Frankly I found this book entertaining, the characters, the poems and of course the sexy parts. BTW is there any other mystery books that have some sex in it? Too bad Poison Tree is Tony Strong first novel.

If I were to read Pat Cornwell books, which should I read first? from this forum I know "Honey something something" and "Cause of Death"(was it?) is not a good buy, I am right?

Kenneth Clarke - 08:58pm Dec 4, 1998 PST(#264 of 1002)

You might want to try any of Carolyn G. Hart's books. Her Henrie O series of mysteries (Murder in Lovers Lane, Mint Julep Murder, or Murder in Fair Haven) are terrific! Of course her "Death On Demand" series with sleuths Annie and Max Darling, are very good as well.

If you're into mystery books by celebritys, you might want to check out some Steve Allen (The Murder Game, etc.):)

Kenneth Clarke - 09:10pm Dec 4, 1998 PST(#265 of 1002)

Try any of Jessica Fletcher's books. You won't be disappointed!!! They're all terrific. The only problems you'll have is stopping at one book and selecting just one as your favorite.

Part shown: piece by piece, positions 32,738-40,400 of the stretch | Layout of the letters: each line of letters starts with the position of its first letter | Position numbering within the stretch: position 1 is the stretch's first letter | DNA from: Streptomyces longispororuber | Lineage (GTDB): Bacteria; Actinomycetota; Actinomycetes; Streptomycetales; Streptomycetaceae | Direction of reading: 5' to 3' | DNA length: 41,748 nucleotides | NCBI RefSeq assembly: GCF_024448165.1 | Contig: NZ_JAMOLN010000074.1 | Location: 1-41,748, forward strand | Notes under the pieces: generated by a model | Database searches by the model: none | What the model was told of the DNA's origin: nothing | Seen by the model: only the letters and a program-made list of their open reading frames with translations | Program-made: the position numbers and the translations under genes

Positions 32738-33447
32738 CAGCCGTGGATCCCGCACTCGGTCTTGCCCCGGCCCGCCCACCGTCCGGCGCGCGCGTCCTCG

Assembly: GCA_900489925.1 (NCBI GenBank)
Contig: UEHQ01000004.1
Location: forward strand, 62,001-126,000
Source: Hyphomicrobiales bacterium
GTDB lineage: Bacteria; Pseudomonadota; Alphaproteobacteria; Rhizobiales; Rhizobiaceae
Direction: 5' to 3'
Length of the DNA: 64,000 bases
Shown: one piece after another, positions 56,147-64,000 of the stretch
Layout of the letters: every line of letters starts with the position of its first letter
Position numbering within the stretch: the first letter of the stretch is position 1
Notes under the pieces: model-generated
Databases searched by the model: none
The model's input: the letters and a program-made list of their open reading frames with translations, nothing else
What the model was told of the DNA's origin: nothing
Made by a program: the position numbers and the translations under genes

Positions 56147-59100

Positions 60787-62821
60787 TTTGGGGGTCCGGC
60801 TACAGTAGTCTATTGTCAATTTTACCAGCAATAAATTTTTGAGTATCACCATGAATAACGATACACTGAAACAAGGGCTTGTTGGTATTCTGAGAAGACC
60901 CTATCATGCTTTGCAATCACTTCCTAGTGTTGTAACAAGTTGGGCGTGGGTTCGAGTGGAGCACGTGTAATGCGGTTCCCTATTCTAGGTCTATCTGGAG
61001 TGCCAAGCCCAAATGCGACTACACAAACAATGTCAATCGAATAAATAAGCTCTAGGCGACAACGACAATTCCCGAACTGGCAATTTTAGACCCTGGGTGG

P Marlowe - 11:28am Dec 5, 1998 PST(#266 of 1002)
Glenview 7537 - Hollywood

Aybeesee - If a book such as The Poison Tree" generates so much controvery (pro/con) it must have some POV that causes discussion, which is always good. My personal "take" on it (and the author) is that he is trying to say something about the appetites of the modern dectective fiction reader. The title is from a poem by William Blake, one of England's strangest visionary yet brilliant poets. Blake's works are featured throughout and the main character instructs a class in Dectective Fiction. Perhaps the author is trying to say that when Raymond Chandler wrote in his essay The Fine Art of Murder" that "murder has been taken out of the drawing rooms and put back on the mean streets where it belongs," he didn't mean that literally. Philip Marlowe has often been compared to a "Knight," implying that his searches rely on finding the "truth" as much as the culprit. Still the book is too weird for me and definitely over the top.

Julie Stepanian - 12:28pm Dec 7, 1998 PST(#267 of 1002)

Hey, mystery lovers. Anyone frequent the Victoria Holt section of the library?

I have been reading these books for years, and I doth love them!